School lunch provides a nutritious meal to growing children – increasing their attention span and ability to learn.
Since the beginning of our program which was launched in 2008, we are proud to share that we have supported a total of 16,000 children with school lunches, with a total of 1,468,000 meals which have been distributed amongst all the kids.
The children in rural Sumba normally do not get any form of a lunch pack or snack when they go to school. Even breakfast can be a random treat.
To combat this problem, we help by distributing vitamins to the school children and provide healthy lunches for students three times a week. In many cases, this is the most nutritious meal the children have all day.
Our three-day menu consists of two rice-based meals with mix vegetables and tempe or tofu and one protein, either eggs, chicken, or fish.
Once per week, we also make mung bean porridge for the children. Mung bean is a high-protein nut that we purchase from local farmers who grow it. To make the porridge, we combine mung bean with a milk broth, tapioca beads, and sweet potatoes.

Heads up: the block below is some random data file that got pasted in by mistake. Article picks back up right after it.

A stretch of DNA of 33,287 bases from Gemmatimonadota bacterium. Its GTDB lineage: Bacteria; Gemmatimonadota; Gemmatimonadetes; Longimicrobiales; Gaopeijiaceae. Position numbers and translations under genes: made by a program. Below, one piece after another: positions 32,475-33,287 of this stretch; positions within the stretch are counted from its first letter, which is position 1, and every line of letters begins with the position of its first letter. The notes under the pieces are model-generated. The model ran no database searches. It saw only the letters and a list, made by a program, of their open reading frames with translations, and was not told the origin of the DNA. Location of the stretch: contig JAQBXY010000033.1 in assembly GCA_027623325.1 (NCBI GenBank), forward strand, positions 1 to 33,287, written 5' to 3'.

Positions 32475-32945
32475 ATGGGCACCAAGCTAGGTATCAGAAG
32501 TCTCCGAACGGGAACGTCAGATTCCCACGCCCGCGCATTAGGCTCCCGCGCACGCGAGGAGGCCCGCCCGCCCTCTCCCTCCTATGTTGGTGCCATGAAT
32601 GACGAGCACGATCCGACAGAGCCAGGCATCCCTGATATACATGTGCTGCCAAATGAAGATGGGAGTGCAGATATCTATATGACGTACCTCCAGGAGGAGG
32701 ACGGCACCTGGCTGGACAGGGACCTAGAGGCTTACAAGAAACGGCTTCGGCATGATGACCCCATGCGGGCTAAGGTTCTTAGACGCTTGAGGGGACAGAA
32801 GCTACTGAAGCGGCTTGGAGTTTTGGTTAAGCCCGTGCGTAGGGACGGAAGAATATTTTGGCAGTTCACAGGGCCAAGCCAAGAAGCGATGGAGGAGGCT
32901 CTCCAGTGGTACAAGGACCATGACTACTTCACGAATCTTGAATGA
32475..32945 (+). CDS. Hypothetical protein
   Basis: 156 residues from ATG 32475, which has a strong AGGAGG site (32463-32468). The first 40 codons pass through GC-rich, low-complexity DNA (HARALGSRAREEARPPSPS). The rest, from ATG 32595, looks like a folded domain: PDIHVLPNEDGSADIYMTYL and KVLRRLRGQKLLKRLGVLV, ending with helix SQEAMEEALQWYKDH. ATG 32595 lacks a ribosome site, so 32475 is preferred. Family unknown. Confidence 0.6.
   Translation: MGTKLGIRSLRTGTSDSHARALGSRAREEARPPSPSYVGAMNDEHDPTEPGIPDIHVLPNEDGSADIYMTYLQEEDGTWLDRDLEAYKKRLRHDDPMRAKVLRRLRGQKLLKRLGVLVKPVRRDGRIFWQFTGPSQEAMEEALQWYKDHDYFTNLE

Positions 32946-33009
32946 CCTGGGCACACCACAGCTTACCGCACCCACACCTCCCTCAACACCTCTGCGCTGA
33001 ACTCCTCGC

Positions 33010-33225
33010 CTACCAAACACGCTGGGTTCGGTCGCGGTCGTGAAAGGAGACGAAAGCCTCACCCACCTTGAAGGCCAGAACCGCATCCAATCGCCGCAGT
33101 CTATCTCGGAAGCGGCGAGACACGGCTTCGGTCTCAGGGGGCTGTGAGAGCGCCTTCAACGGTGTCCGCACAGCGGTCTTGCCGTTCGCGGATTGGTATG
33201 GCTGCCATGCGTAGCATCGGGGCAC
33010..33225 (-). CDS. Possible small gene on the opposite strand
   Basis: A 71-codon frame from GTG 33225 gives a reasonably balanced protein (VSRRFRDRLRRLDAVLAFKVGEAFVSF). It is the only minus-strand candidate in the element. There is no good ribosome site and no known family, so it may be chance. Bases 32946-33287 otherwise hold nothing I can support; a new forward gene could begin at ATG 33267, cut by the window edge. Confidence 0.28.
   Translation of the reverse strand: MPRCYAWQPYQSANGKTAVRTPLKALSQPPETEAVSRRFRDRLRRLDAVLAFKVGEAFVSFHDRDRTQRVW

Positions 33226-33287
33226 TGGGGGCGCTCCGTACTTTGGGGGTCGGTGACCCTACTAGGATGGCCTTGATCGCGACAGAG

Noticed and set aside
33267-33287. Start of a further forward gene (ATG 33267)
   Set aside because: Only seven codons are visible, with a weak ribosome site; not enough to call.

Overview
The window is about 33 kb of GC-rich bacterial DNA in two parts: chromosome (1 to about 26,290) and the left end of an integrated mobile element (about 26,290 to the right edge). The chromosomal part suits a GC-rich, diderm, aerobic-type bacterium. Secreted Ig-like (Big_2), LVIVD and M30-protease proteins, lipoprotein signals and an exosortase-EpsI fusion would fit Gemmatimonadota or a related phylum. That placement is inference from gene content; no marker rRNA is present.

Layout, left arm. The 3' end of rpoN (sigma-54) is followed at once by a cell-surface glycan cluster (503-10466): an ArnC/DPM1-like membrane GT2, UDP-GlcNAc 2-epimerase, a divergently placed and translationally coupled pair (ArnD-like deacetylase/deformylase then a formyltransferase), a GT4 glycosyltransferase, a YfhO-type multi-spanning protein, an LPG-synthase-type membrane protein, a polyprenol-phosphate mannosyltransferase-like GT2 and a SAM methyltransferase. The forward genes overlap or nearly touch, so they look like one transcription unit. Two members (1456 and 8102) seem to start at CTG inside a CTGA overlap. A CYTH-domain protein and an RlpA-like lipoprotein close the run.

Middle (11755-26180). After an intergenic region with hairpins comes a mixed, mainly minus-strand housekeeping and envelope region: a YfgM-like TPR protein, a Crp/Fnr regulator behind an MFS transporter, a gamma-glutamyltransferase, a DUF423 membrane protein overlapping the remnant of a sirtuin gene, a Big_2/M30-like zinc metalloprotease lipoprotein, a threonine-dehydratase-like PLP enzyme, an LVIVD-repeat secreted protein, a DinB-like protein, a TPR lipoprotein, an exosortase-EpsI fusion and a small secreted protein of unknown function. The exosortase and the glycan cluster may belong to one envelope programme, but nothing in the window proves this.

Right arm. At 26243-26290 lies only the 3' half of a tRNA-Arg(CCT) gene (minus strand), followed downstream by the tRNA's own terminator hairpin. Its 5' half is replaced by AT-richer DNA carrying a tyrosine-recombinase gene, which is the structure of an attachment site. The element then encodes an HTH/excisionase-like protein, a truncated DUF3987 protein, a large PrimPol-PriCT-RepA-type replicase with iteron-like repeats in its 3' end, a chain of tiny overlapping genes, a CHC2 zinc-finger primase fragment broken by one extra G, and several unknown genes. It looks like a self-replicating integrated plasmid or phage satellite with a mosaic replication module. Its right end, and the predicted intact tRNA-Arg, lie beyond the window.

Why do we provide school lunch? Because it …
- Provides a nutritious meal to growing children
- Motivates the students to stay in school longer and with better attendance
- Increases their ability to learn and their attention span
- Vastly improves their overall health and well-being
- Introduces knowledge of new foods and a healthy diet that they take back to their villages
- Instills the importance of a healthy diet for their entire lives
- Creates paying jobs for farmers in the community
- Over time, will create a new self-supporting market economy in the area
The staple diet in Sumba is primarily cassava, supplemented with corn and rice. Cassava is a low-protein starchy staple and although it is tasty and filling, it’s not a nutritious food. Long-term, a cassava diet results in chronic protein deficiencies. Because cassava is so prominent, educating the community about healthy diets is essential.
Since establishing it in 2008, we’ve continued to expand the School Lunch Program. When the project was initiated, we began with two schools where the children were chronically malnourished. Twelve years later, school lunch is now provided on a rotating basis at 11 of the 22 primary schools we sponsor.